Prophet calls for battalion recruits

Sunday, July 5, 1846:

Brigham Young and his party of leaders continued their carriage journey back to Mount Pisgah to recruit young men for the Mormon Battalion.Back at Council Bluffs, the Camp of Israel held a Sabbath service under the direction of Elder Orson Hyde whom Brigham Young had placed in charge of the camp in his absence. Hosea Stout, captain of the guards, reached Council Bluffs and took time to consult with Captain James Allen of the U.S. Army. Hosea was pleased that Capt. Allen was unassuming and didn't strut around like most army officers he had seen.

Monday, July 6:

Brigham Young and his companions arose at 4 a.m. so they could get an early start and make Mount Pisgah by nightfall. The pleasant day made for easy traveling. The president met many friends from Nauvoo on their way to the Missouri River. At night when he reached Mount Pisgah and made his lodging with William Huntington, President Young tallied all the Mormon wagons and carriages he had seen in the last few days. "I met two hundred and forty one wagons, besides sixty three encamped on the creek opposite Mount Pisgah, making in all between the encampment at the bluffs and Mount Pisgah eight hundred wagons and carriages." These many wagons were part of the massive spring migration from Nauvoo. The spring migration of April, May and early June had upwards of 1,200 wagons scattered throughout Iowa and more than 7,000 people.

Back at the Missouri River, a number of men explored on the west bank of the river and opposite the ferry landing that the brethren had constructed. They found a deep ravine and high hills on the west side. They explored through the heavy brush to find the best spot to blaze a new road. This new area would in a few months become the famous Winter Quarters.

Tuesday, July 7:

Brigham Young and his advisers held a recruiting meeting at the white oak grove in Mount Pisgah. President Young, Heber C. Kimball and Jesse C. Little spoke. Sixty-six men volunteered that day. But the Brethren were still anxious about obtaining the requisite 500 recruits.

James S. Brown, who had just celebrated his 18th birthday, was one of those recruited. He had not as yet been baptized, but was headed west with family members who were Latter-day Saints. He was so moved by the speaking of Brigham Young that he went to the Grand River and was baptized. Then he also felt "the spirit to enlist" in the army. He wrote in his memoirs: "This done [my baptism], the happiest feeling of my life came over me. . . .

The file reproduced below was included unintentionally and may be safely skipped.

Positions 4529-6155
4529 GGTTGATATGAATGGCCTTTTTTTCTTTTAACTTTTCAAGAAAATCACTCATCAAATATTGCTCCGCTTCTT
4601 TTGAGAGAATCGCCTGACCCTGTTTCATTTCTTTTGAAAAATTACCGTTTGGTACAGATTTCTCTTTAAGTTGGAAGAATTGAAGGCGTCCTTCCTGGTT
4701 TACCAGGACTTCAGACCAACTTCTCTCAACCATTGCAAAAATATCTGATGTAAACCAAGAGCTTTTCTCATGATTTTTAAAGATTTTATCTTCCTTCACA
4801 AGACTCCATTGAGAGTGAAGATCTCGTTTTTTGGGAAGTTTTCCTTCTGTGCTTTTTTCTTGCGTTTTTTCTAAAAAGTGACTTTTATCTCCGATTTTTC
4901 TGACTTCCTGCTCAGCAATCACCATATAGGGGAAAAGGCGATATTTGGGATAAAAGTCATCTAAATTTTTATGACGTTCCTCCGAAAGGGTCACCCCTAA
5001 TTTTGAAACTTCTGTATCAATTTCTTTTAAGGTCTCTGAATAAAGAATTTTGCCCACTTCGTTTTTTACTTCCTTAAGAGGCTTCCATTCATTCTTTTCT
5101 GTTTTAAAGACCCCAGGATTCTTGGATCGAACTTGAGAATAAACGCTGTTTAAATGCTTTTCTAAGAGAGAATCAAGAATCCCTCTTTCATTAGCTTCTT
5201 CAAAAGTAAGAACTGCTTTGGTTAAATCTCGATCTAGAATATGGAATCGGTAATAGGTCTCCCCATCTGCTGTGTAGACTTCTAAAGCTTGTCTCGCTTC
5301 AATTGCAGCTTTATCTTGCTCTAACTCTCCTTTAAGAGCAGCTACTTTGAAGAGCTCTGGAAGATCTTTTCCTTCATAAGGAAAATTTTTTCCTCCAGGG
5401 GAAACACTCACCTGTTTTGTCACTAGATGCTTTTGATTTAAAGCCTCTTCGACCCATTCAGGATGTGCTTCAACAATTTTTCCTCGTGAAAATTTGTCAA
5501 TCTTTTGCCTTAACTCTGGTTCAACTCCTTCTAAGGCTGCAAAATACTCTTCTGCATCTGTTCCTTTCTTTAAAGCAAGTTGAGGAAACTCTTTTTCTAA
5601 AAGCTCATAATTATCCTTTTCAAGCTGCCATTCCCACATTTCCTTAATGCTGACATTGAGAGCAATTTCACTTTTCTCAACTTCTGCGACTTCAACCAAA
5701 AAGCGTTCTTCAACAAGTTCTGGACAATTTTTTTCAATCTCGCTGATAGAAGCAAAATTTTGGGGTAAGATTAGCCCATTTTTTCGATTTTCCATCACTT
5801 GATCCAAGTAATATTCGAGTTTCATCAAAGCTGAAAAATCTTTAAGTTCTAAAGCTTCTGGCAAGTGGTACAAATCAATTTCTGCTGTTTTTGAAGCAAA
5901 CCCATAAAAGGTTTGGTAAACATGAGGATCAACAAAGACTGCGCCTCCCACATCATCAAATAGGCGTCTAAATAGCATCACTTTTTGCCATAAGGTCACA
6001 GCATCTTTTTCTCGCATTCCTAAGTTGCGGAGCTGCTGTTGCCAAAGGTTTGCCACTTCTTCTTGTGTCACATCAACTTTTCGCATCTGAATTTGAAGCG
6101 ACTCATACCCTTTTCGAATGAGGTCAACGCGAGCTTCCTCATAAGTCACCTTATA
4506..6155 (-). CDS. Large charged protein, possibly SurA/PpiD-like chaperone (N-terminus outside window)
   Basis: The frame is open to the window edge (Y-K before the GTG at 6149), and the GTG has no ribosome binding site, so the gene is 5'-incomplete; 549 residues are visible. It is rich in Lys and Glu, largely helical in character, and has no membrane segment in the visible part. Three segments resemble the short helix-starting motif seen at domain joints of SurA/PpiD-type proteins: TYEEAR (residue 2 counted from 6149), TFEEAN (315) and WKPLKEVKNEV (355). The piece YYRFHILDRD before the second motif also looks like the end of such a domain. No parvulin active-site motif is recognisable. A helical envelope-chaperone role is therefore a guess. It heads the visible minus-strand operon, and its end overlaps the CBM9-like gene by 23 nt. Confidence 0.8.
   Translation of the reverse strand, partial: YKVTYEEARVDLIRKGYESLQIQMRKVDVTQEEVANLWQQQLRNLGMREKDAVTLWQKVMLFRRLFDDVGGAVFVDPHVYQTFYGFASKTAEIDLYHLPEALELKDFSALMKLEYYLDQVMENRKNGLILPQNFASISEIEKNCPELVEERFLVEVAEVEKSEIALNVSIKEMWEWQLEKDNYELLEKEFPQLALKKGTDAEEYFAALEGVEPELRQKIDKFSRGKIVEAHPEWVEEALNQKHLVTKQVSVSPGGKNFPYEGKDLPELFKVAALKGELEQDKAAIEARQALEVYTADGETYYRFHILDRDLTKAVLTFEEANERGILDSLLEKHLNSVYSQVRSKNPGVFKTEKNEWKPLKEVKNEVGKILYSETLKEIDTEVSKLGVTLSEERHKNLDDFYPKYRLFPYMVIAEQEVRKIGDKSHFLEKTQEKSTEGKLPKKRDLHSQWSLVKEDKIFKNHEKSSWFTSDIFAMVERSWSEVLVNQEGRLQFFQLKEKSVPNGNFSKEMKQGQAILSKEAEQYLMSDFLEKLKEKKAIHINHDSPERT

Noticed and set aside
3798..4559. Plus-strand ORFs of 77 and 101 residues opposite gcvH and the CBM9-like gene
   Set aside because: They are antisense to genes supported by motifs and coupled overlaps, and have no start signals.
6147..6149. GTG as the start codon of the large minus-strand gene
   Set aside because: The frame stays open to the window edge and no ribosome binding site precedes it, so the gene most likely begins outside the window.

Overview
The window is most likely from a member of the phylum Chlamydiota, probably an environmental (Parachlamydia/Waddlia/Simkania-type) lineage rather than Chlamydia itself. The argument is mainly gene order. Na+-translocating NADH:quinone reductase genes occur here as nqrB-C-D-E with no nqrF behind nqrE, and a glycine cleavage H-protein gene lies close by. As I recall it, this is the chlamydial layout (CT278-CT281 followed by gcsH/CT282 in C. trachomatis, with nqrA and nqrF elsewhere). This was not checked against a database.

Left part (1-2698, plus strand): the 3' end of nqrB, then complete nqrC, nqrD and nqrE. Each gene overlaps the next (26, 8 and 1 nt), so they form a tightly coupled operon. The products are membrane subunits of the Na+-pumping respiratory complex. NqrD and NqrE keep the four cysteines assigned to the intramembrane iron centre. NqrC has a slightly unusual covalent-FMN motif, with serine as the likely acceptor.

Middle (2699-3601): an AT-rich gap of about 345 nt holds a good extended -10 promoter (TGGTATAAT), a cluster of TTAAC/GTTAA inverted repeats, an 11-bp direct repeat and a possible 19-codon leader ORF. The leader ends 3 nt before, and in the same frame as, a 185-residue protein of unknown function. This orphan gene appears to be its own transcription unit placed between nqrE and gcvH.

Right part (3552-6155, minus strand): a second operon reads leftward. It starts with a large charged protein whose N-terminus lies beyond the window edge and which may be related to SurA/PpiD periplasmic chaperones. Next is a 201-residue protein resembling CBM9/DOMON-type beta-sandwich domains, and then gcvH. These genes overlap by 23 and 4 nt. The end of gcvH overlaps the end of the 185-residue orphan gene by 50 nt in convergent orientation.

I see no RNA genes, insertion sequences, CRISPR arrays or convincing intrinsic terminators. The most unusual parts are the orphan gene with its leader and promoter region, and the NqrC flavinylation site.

Wednesday, July 8:

This day was hot, but pleasant. Brigham Young, Heber C. Kimball and Willard Richards went from house to house and tent to tent in Mount Pisgah checking on the circumstances of their friends and co-laborers. They stopped to give priesthood blessings for a few sufferers. They spread good cheer wherever they visited. Lorenzo Snow, who had lain ill in Pisgah for weeks, was urged to get out of the area as soon as he could for the sake of his health. The volunteers for the Mormon Battalion took off for Council Bluffs after receiving military advice from Charles C. Rich who had been a general in the Nauvoo Legion.

Thursday, July 9:

Brigham Young and his party left Mount Pisgah, having finished their business of recruiting as many men as they could there for the Mormon Battalion and sending word to Garden Grove for more young men. They left at 2:40 p.m. and rode until midnight, a distance of 33 miles. Brigham Young, Heber C. Kimball and Willard Richards were referred to as the "Presidency" in the official history. They certainly had been acting as such, even though there was not as yet a new official First Presidency.

Wilford Woodruff and his party arrived at Council Bluffs. He met with the apostles who were present. Together they prepared a circular to spread throughout the camp urging more recruits to join the army. A hard rain hit the camp in the evening.

Friday, July 10:

The rain continued in torrents in western Iowa. Brigham Young and his party continued on their way to the bluffs. A Fox Indian Chief named Powsheek met with Brigham Young, "the Mormon Chief," to learn more of the Mormons' movements and intentions. The meeting was friendly and would lead to Powsheek and his braves visiting several of the Mormon camps enroute to the bluffs and dancing for them and eating with them.

Capt. James Allen and Indian Agent R. B. Mitchell issued a proclamation at Council Bluffs granting permission to the Mormons to have a portion of them reside on Pottawattamie lands. Capt. Allen did this in the name of the President of the United States. The proclamation acknowledged that many of the men would have to leave their families behind, thus necessitating this action.

Saturday, July 11:

Brigham Young met again with Chief Powsheek. The two men got along very well. Powsheek referred fondly to his previous pleasant conversations with Joseph Smith in Nauvoo. President Young and the Indian chief spoke of coming together later for mutual assistance in the Rocky Mountains. President Young and his party resumed their journey west and got within 33 miles of Council Bluffs.

At Council Bluffs the apostles spent the day recruiting more men for the army. Col. Thomas L. Kane, the friend of the Mormons from Pennsylvania, arrived at the Camp of Israel. Kane exhibited considerable interest in the Saints' welfare.

Sources: Journal History; Manuscript History of Brigham Young, p. 209-32; The Diary of Hosea Stout, 1:174-76; "Exodus likened to 3-act play with middle often forgotten," Church News, 11 May 1996, p. 10; Life of a Pioneer, pp. 22-26; Wilford Woodruff's Journal, 3:57-58; The Personal Writings of Eliza Roxcy Snow, p. 138; Ensign to the Nations, p. 39.

Sorry, no more articles available